Please note that the ability to define more than one standby was not available until version 1.23 of pgBackRest; in this version, multiple standby support was introduced that allows up to seven replicas to be configured rather than the limit of two from prior to that release. See the release notes here.
Additionally, if you are following this guide with the intent of configuring it for your current cluster and your version of pgBackRest is prior to version 2, please note that any configuration parameters beginning in “pg” will need to be re-referenced as “db”.
Specific documentation from pgBackRest’s official website for configuring the backup from standby option in version 1 can be found here.
In the following guide, we will explore configuring pgBackRest on two separate CentOS 7 servers and enabling the ability to backup PostgreSQL from the replica.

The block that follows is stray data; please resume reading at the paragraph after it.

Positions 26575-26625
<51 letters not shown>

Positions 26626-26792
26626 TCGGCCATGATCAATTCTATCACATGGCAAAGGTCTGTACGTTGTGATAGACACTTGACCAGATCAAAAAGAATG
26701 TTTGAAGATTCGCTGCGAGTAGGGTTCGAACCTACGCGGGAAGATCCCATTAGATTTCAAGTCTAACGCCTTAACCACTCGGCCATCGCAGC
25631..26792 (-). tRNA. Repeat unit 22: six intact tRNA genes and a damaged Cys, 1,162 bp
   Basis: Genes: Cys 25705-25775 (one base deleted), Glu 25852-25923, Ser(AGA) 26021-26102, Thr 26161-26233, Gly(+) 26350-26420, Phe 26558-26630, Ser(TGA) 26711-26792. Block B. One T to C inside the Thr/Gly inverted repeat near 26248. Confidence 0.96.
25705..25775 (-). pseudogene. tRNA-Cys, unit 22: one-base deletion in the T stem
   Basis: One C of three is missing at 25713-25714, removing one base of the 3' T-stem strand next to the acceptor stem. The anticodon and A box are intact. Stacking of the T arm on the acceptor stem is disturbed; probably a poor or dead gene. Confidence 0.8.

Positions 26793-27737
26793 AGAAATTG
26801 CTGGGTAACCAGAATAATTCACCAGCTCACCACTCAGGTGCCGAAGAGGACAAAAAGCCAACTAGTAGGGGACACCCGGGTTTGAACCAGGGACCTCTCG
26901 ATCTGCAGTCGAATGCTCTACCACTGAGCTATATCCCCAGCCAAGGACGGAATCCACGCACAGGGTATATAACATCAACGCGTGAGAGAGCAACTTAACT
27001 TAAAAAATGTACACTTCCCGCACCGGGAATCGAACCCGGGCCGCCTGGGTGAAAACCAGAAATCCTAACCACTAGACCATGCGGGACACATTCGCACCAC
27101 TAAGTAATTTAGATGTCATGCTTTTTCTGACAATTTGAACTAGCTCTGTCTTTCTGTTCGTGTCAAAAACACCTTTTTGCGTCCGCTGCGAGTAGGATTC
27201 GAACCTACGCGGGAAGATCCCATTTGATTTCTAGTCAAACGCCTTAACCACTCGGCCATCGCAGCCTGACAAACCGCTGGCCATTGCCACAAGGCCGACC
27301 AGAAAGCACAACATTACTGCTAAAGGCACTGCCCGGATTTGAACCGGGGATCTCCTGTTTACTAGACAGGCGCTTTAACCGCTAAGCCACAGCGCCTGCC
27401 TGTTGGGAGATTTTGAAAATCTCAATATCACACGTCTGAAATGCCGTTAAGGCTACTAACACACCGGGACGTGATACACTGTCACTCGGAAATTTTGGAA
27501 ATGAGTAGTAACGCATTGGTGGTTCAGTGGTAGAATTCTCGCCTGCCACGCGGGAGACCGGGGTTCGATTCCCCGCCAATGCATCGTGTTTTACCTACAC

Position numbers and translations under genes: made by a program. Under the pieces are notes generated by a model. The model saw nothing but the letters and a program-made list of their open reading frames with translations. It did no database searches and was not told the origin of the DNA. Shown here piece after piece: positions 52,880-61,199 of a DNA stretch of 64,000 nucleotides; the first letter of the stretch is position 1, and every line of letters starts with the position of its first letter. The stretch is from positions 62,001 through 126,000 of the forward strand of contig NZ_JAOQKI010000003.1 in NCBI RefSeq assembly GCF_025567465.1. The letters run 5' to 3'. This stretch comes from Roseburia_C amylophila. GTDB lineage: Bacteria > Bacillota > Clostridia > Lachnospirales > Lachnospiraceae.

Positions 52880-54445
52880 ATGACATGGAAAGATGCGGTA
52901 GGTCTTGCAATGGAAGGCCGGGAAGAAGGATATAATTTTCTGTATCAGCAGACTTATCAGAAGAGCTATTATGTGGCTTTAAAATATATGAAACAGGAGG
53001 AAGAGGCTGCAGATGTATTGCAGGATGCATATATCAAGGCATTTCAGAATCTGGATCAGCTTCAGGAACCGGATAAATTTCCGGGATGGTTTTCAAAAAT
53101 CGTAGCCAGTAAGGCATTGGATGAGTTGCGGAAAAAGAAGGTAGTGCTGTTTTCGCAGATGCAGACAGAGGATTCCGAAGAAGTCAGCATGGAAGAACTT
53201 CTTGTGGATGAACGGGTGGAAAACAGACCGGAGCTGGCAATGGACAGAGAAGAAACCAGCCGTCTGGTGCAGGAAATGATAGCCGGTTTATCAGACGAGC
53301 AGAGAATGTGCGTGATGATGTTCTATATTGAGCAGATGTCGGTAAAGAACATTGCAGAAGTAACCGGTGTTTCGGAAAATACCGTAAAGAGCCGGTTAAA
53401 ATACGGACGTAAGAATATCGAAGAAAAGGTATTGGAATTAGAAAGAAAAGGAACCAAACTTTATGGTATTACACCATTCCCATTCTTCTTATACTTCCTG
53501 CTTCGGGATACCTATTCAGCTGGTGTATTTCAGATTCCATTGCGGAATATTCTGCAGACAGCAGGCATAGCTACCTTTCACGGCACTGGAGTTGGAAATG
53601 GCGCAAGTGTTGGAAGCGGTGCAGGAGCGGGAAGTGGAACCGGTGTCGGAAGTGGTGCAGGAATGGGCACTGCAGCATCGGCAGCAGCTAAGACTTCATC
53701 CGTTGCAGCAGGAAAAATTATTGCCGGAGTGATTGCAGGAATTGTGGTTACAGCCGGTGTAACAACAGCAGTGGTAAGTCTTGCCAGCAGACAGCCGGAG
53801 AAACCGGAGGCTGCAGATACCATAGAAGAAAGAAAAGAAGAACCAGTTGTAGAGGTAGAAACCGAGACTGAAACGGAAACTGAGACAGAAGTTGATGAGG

If following this guide exclusively for tutorial purposes, it may be useful to follow the same settings as were used while documenting the exercise.
For this example, two virtual machines were created using VirtualBox. An .iso of the latest release of CentOS 7 was used for installation of the operating system. One is an exact “full clone” of the other, so all settings and configurations as follows are replicated for both machines:
- 12 GB single partition ext4 hard disk
- 2 GB RAM
- 1 CPU
This guide was followed when configuring the two virtual machines to use an internal network for communicating.